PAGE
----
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Mail Tribune 100, April 21, 1921

The following news items were drawn from the archives of the Mail Tribune 100 years ago

April 21, 1921


Although the police and county authorities were and are very close-mouthed about the facts in connection with the booze enforcement excitement of last Tuesday night, more details are coming to light, and it is known that arrests are contemplated in connection with the finding of an unused still along Bear creek and the bootlegger who escaped the police at the depot.

It is now known that the latter was a Gold Hill bootlegger who boarded the train at Gold Hill with two suitcases full of bootleg whiskey, and that the Medford police were tipped off by a passenger to this effect and not by the conductor of the train, as was previously stated. Train crews running through here have not attained an enviable reputation with the authorities in providing such tips.

This bootlegger with his suitcases at once hurried from the train when it stopped here, to an awaiting taxi which sped away before the police or sheriff could act. It has been learned that this taxi took the bootlegger to a house near Phoenix where he was supposed to reside, according to the taxi driver, who on his return to Medford was nabbed by the police and induced to take the officers to the house in front of which he said he had discharged the passenger.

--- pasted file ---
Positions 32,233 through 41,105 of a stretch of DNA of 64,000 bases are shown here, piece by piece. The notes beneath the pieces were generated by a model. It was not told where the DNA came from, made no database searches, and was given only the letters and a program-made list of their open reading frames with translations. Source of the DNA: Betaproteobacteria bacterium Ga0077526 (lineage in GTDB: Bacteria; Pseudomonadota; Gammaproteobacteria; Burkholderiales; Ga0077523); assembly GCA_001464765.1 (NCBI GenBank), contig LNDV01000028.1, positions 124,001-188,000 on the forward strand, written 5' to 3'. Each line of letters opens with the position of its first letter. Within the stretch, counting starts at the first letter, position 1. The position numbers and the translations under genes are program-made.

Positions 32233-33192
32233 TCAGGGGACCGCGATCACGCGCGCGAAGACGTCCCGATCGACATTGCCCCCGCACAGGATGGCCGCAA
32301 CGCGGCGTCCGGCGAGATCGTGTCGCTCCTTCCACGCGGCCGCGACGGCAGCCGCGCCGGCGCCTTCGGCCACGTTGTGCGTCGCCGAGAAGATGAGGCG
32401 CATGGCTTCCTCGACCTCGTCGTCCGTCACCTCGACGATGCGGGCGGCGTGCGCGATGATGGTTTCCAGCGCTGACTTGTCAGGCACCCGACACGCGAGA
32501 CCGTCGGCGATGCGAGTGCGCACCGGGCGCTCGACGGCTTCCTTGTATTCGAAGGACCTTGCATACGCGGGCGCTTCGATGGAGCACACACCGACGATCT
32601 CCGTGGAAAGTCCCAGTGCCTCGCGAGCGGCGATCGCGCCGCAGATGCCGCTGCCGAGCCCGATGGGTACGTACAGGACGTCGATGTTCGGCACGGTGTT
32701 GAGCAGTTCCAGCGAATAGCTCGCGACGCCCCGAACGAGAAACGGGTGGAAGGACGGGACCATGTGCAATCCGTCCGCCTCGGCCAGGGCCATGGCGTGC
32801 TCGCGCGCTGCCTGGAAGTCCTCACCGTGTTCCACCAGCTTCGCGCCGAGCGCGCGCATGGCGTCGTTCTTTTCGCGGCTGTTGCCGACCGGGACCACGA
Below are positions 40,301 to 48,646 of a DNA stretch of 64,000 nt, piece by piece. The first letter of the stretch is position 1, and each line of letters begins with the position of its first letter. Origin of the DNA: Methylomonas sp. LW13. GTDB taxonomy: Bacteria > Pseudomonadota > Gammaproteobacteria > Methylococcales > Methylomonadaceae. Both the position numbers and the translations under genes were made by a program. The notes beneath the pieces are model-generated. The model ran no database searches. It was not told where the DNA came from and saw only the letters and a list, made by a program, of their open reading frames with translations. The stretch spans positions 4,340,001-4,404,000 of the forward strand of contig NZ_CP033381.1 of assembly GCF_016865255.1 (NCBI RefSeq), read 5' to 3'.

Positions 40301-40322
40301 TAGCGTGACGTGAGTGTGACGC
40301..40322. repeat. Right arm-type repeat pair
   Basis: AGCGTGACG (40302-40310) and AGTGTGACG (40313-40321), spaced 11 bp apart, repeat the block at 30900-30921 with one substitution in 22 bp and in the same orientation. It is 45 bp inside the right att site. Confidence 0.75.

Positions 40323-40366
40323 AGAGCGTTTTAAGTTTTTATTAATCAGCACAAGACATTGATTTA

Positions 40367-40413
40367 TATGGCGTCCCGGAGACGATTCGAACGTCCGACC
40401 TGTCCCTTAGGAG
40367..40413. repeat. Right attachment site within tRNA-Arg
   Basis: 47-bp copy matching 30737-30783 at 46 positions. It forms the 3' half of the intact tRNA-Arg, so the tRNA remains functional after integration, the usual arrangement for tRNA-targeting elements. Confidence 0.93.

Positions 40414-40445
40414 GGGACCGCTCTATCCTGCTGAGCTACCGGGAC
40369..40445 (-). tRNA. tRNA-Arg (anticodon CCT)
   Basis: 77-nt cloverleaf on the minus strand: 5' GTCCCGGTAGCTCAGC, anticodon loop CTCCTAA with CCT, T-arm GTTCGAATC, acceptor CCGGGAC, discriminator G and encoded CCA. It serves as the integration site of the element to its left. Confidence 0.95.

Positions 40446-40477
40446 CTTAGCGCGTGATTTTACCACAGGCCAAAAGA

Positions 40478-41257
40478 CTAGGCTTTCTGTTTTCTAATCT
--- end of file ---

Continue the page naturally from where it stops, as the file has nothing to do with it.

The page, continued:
The police awakened the occupants of the house who said the man did not live there nor had he been seen by them. No booze was found in the house. It developed later that the bootlegger instead of entering the house when the taxi drove away continued on through the premises, crawled over the back fence and in so doing, tore a part of the straps off one of the suitcases. It is then presumed he walked away to some place where he cached his booze.


Of three government airplanes, which passed over the city at 3:30 Wednesday afternoon en route from Mather field to Camp Lewis, the two piloted by Lieutenant G. Gardner and Sergeant Eckerson were forced to return to Medford, landing at the aviation field at 4:40 on account of the heavy clouds over the Umpqua divide, and the third plane piloted by Sergeant Andert, was forced to make a landing in a field 12 miles north of Rogue River because of engine trouble.

The planes, which are to act as target practice observers at Camp Lewis, expected to continue on their journey this forenoon, although before leaving the Hotel Medford this morning Lieutenant Gardner said that unless Sergeant Andert’s motor was working perfectly he would not permit him to fly with his plane, and in this event he and Sergeant Eckerson would continue the flight to Camp Lewis without him. The lieutenant did not know the condition of Andert’s motor after the latter had landed.

The planes flew to Medford from Red Bluff in two hours yesterday afternoon, bucking a rather strong wind most of the way. They left Mather field at 10:30 a.m., arrived at Red Bluff, where they stopped to take on gas and oil, and departed from Red Bluff at 1:30 p.m.

— Alissa Corman; acorman@rosebudmedia.com